what kind of problem is this fat arrow feature trying to solve ?

Benoit Marchant marchant at mac.com
Wed Oct 2 11:05:36 PDT 2013


One could say that JavaScript is an object oriented language where functions are first class citizen. But JavaScript doesn't have methods, which in most oo languages have the feature of always running with this being the object the methods is executed on. 

Was introducing a new type "method" considered? In JavaScript it would solve one class of problem we have with functions, which is the one I've been most impacted with as I generally use JS in an more oo way than functional way. And yes, I used more handleEvent for that reason.

Benoit

> EOn Oct 2, 2013, at 10:55, Andrea Giammarchi <andrea.giammarchi at gmail.com> wrote:
> 
> fat arrow does not add any capabilities but create the need to be sure about the context.
> 
> In use strict fat arrow will bring a lovely `undefined` wich is undesired so nothing is solved in there.
> You need to be sure that the function/closure that is defining the fat arrow is doing it in a `this` context you expect and I wonder how many developers will fall into a `this` hell instead  of "_callback hell_" forced to define fat arrows inside functions such:
> 
> ```javascript
> (function(){
> 
> this.method = () => alert(123);
> 
> }).call(theDesiredContext);
> ```
> 
> The good part is that I've already written about so many pattern able to solve many common mistakes fat arrow will introduce so at least for me this will be a good reference to solve those mistakes/problems later on in the future.
> 
> Not much to add if not please read again your first answer to my question, something not just me found not just rude.
> 
> I've asked a question, a honest one, trying to understand. I wasn't trolling and I write real code so your "virtually nobody use that" approach is my daily basis code which is "virtually a better architecture for my needs" that I strongly hope W3C won't ever decide to get rid of because it avoids massive, expensive, pointless usage of extra objects, GC operations, and amount of RAM.
> 
> Google is usually very keen to these problems, handleEvent solve an infinity of them at once, developers should just learn how convenient this approach could be for mostly all their DOM based tasks and why not, even more.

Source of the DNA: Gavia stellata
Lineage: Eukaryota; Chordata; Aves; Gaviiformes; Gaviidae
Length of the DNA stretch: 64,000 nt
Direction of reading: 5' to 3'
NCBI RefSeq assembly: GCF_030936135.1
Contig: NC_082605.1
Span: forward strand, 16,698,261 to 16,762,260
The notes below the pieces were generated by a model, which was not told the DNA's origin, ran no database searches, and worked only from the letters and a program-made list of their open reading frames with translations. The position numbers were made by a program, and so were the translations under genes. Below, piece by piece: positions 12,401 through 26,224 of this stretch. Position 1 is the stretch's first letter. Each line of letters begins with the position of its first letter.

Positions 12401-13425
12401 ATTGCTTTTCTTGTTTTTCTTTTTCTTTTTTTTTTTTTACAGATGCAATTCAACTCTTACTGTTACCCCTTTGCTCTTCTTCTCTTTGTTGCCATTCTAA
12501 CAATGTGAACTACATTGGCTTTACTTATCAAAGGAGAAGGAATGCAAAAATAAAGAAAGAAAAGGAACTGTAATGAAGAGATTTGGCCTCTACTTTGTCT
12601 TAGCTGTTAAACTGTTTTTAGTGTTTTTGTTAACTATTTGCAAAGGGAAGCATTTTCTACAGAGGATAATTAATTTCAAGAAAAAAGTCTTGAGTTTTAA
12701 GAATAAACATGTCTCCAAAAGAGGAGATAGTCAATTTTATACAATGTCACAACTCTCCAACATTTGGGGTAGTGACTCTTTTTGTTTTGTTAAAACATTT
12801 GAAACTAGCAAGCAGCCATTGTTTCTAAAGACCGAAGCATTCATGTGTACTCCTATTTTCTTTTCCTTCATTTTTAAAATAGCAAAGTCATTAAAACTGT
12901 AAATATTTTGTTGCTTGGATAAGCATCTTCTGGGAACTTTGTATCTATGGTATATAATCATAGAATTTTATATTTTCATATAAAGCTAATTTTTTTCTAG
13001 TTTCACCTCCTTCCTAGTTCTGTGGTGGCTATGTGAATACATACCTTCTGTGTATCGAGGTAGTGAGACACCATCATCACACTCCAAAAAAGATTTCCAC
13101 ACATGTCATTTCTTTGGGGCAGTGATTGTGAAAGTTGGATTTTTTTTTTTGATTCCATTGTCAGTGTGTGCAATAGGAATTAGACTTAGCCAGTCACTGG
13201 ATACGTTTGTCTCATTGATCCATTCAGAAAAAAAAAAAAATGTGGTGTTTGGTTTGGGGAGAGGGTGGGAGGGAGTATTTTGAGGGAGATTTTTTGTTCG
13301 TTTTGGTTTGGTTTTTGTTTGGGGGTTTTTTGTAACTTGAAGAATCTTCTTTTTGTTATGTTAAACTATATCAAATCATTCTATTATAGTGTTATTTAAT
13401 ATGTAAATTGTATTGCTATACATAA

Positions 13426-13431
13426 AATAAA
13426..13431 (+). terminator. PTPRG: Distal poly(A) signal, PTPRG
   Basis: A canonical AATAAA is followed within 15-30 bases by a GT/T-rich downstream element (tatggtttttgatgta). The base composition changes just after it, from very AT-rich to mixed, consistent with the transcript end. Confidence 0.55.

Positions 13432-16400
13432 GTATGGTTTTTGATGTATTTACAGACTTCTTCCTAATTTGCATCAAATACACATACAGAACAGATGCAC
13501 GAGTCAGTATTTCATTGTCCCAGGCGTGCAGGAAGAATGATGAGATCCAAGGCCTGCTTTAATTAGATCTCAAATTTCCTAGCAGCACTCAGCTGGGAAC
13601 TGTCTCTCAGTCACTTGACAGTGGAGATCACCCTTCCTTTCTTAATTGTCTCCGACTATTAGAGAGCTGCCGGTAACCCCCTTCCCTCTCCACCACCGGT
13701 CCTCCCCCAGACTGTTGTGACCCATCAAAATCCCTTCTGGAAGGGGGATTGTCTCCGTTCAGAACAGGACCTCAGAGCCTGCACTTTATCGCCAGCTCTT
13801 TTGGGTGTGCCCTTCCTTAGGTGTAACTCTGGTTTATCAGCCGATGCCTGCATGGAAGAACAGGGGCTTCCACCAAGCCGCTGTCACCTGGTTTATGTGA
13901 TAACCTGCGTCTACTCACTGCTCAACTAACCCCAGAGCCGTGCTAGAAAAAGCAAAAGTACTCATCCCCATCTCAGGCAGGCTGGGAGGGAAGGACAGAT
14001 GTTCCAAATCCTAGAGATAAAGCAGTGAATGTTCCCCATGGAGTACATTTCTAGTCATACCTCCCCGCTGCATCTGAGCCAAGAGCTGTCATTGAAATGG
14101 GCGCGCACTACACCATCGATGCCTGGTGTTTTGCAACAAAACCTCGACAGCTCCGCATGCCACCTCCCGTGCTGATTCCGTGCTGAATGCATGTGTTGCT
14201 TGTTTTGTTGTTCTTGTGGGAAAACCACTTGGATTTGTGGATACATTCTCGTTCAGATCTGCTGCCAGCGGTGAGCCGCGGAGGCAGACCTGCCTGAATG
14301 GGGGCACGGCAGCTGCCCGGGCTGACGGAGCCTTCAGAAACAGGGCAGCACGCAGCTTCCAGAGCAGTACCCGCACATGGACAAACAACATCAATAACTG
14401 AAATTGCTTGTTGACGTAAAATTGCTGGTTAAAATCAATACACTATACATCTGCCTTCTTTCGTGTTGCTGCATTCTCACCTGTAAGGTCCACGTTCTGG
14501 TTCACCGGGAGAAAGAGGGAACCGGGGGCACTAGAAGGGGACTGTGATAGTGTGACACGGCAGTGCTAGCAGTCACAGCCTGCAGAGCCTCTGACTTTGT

> 
> Best Regards
> 
> 
> 
>> On Wed, Oct 2, 2013 at 10:46 AM, Tab Atkins Jr. <jackalmage at gmail.com> wrote:
>> On Tue, Oct 1, 2013 at 7:35 PM, Andrea Giammarchi
>> <andrea.giammarchi at gmail.com> wrote:
>> > setTimeout accept extra arguments ... I write JavaScript that uses this
>> > feature.
>> >
>> > `setTimeout(callback, delay, arg1, arg2, argN, evenAnObject);`
>> >
>> > so fat arrow does not solve much here, I can use self as first argument and
>> > I am good.
>> >
>> > `forEach` and all other arrays accept a second argument
>> >
>> > `array.forEach(doStuff, boundContextObject);`
>> >
>> > so fat arrow does not solve a thing in mostly all Array extras.
>> 
>> Having the capability to set 'this' (or pass the current this as a
>> plain argument) doesn't make it any more convenient.  'this' still
>> isn't captured by the closure like every other variable is, which is
>> confusing.  As David said, being forced to pollute the signature of
>> every standard callback-taking function with this argument is just
>> silly.  As Claude and others have said, the silly 'this'-rebinding
>> kludges we have to adopt *everywhere* just to work around this feature
>> of JS are ridiculous and fragile.  Automatic 'this' binding is very
>> convenient in some places.  In others, it's very inconvenient.  Arrow
>> functions give us something better suited for those latter cases.
>> 
>> > for **DOM** I use handlers as specified by **W3C** so that `{handleEvent:
>> > function () {this}}` works better than any mess I could create with
>> > callbacks that I won't be unable to remove later on (as I've said) ...
>> 
>> Virtually nobody does this, and newer interfaces specified with the
>> WebIDL 'callback' type don't accept it at all.
>> 
>> > so I
>> > can use `removeEventListener(this)` in every method handled by that object.
>> 
>> I didn't mention event listeners, actually.  There are lots of other
>> things that take callbacks besides event listeners.
>> 
>> > So I actually wonder what kind of JavaScript **you** write because this was
>> > a honest question but probably ... people not familiar with JS are the
>> > answer: since developers ignore part of JS specs available since every then
>> > we need a fat arrow to break old syntax to make the creation of self bound
>> > function easier.
>> >
>> > This would be already an answer so thanks for participating.
>> 
>> Wow, that's pretty rude.
>> 
>> ~TJ
> 
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